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Home > Tamils - a Nation without a State > Struggle for Tamil Eelam > Democracy, Sri Lanka StyleDeath threats and escalation of violence in Sri Lanka says Asian Human Rights Commission

 Democracy Continues, Sri Lanka Style...

Death threats and escalation of violence in Sri Lanka
Asian Human Rights Commission, 17 May 2005

[see also Sri Lanka's Sustained Attacks on Tamil Journalists - the Record Speaks]

The increase in death threats and intimidation to activists and journalists in Sri Lanka are alarming. In particular, there is concern that the situation may degenerate into that similar to the terror of the late 1980s.

The law enforcement authorities have lost all semblance of control, with extrajudicial killings and death threats being made openly. Two prominent journalists have recently received death threats as have individuals from the Centre of Policy Alternatives. These threats, consisting of nasty letters, were common in Sri Lanka during the late 1980s and were followed by killings, even in broad daylight. The number of disappearances in the South itself during that time is estimated to be around 30,000.

At that time, the prevailing lawlessness was taken advantage of to settle personal grievances as well. A large number of children were killed in the 1980s, only for the reason of family rivalry and pettiness, with some political pretext as a cover. It is quite likely that the current threatening letters will soon multiply around the country and be used as a cover for many crimes. Life throughout Sri Lanka is becoming extremely dangerous yet again.

One of the groups most attacked today are the independent, non governmental organisations. These groups are being portrayed as traitors to the motherland, which is the latest justification for extrajudicial killings and other abuses. However, the existence of these independent groups is essential to the functioning of a democracy and to the defense and protection of vulnerable and marginalized groups in society, such as the poor.

There are two major causes for the present instigation of violence. One is the arrival of foreign money for the projects relating to the tsunami. As is usual all over the world, part of this money is channeled through independent, non governmental organisations in order to ensure that the money and services reach the recipients as promptly and effectively as possible. In Sri Lanka however, this has caused resentment within the government bureaucracy and certain political parties. While their criticism of these independent groups is that they may swindle the money, in fact, they want control of the funds for political or even personal gain. It is for this reason that a tremendous struggle to wrestle the tsunami funds from these groups is occurring.

Secondly, Sri Lanka is a country with a long history of caste discrimination and low consideration for the poor; that the poor are now becoming more vocal and making claims for themselves is greatly resented by the ruling elite. There have been many instances where affluent groups and individuals have attempted to grab the share of the poor, such as when the 'three-posha' ('food with three ingredients'), designed for malnourished pregnant women, was taken to feed pigs owned by the wealthy. There are also political groups who want to gain influence among the people and want to use the funds for their own work.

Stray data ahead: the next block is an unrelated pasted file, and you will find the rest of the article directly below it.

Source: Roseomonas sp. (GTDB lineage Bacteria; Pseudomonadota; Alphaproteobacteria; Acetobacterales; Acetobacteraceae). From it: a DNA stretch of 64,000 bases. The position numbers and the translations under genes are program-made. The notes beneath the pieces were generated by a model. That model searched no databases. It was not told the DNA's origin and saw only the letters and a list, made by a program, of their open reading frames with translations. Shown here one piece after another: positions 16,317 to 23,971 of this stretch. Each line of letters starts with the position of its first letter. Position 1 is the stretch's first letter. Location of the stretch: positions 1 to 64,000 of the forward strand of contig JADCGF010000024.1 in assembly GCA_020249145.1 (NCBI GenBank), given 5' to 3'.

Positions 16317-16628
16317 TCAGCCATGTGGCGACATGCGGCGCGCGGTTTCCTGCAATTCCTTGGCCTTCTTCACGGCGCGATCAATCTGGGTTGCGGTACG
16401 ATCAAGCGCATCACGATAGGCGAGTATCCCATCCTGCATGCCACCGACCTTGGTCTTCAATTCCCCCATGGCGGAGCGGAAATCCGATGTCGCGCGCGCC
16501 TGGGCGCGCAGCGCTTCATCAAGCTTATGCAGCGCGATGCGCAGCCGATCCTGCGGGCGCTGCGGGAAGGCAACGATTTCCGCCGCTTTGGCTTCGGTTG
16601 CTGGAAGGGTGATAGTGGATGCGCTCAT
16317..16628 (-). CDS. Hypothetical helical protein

The uncertain political situation is also reason for the current instigation of violence and intimidation. The likelihood of elections in the not so distant future is an opportunity to create greater chaos that could be mobilized for various political purposes. Such chaos also makes it possible to engage in voter intimidation and electoral fraud on a larger scale, as well as to intimidate and assassinate political opponents. Above all, political participation by the ordinary people can be seriously hampered by creating such a cycle of fear.

Ultimately however, the root cause for the persistence of this violence and its possible degeneration is the ineffectiveness of the law enforcement agencies, which the Asian Human Rights Commission has consistently pointed out. By this ineffectiveness, the agencies play a passive role in the prevention of grave human rights abuses. In Sri Lanka as elsewhere, the connivance of the police either directly or by their passivity is what leads to the escalation of violence. Despite constant calls for improved law enforcement through better investigation and facilities, the situation continues to worsen. There is no way out of this situation but to pressure the Sri Lankan police to perform its duties competently and without corruption.

We urge the Sri Lankan government, the opposition parties and the public to intervene forcefully to get the law enforcement agencies to perform their basic tasks. A thorough investigation into police performance of law enforcement is essential. To avoid this issue may mean not only a large scale loss of life, but a return of society to a more primitive state. Sri Lanka's prospect of being caught up in another brutal cycle of violence is now very real. If action is not taken immediately, there may hardly be time to reverse this process. We urge the international community to take note of this situation and to encourage and assist Sri Lankan to address it.



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